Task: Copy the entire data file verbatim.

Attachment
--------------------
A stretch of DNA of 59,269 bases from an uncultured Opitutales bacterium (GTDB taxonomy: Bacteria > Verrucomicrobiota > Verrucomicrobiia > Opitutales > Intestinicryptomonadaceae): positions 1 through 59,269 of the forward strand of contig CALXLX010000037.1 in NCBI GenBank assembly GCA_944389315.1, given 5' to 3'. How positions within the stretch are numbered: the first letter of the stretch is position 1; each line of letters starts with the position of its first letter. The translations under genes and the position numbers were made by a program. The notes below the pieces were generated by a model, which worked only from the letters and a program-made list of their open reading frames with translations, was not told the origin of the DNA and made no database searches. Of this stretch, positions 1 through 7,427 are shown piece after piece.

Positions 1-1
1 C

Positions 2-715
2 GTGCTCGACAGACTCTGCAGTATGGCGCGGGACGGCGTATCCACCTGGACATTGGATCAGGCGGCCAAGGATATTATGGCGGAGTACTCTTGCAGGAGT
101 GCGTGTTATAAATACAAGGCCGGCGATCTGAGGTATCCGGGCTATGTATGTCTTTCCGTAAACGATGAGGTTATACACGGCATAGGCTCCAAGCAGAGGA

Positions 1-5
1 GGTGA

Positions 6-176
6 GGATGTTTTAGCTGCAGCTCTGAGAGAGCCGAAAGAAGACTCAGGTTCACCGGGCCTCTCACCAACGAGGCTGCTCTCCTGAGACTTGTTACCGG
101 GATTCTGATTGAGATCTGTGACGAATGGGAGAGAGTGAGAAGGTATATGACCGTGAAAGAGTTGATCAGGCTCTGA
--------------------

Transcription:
A stretch of DNA of 59,269 bases from an uncultured Opitutales bacterium (GTDB taxonomy: Bacteria > Verrucomicrobiota > Verrucomicrobiia > Opitutales > Intestinicryptomonadaceae): positions 1 through 59,269 of the forward strand of contig CALXLX010000037.1 in NCBI GenBank assembly GCA_944389315.1, given 5' to 3'. How positions within the stretch are numbered: the first letter of the stretch is position 1; each line of letters starts with the position of its first letter. The translations under genes and the position numbers were made by a program. The notes below the pieces were generated by a model, which worked only from the letters and a program-made list of their open reading frames with translations, was not told the origin of the DNA and made no database searches. Of this stretch, positions 1 through 7,427 are shown piece after piece.

Positions 1-1
1 C

Positions 2-715
2 GTGCTCGACAGACTCTGCAGTATGGCGCGGGACGGCGTATCCACCTGGACATTGGATCAGGCGGCCAAGGATATTATGGCGGAGTACTCTTGCAGGAGT
101 GCGTGTTATAAATACAAGGCCGGCGATCTGAGGTATCCGGGCTATGTATGTCTTTCCGTAAACGATGAGGTTATACACGGCATAGGCTCCAAGCAGAGGA

Positions 1-5
1 GGTGA

Positions 6-176
6 GGATGTTTTAGCTGCAGCTCTGAGAGAGCCGAAAGAAGACTCAGGTTCACCGGGCCTCTCACCAACGAGGCTGCTCTCCTGAGACTTGTTACCGG
101 GATTCTGATTGAGATCTGTGACGAATGGGAGAGAGTGAGAAGGTATATGACCGTGAAAGAGTTGATCAGGCTCTGA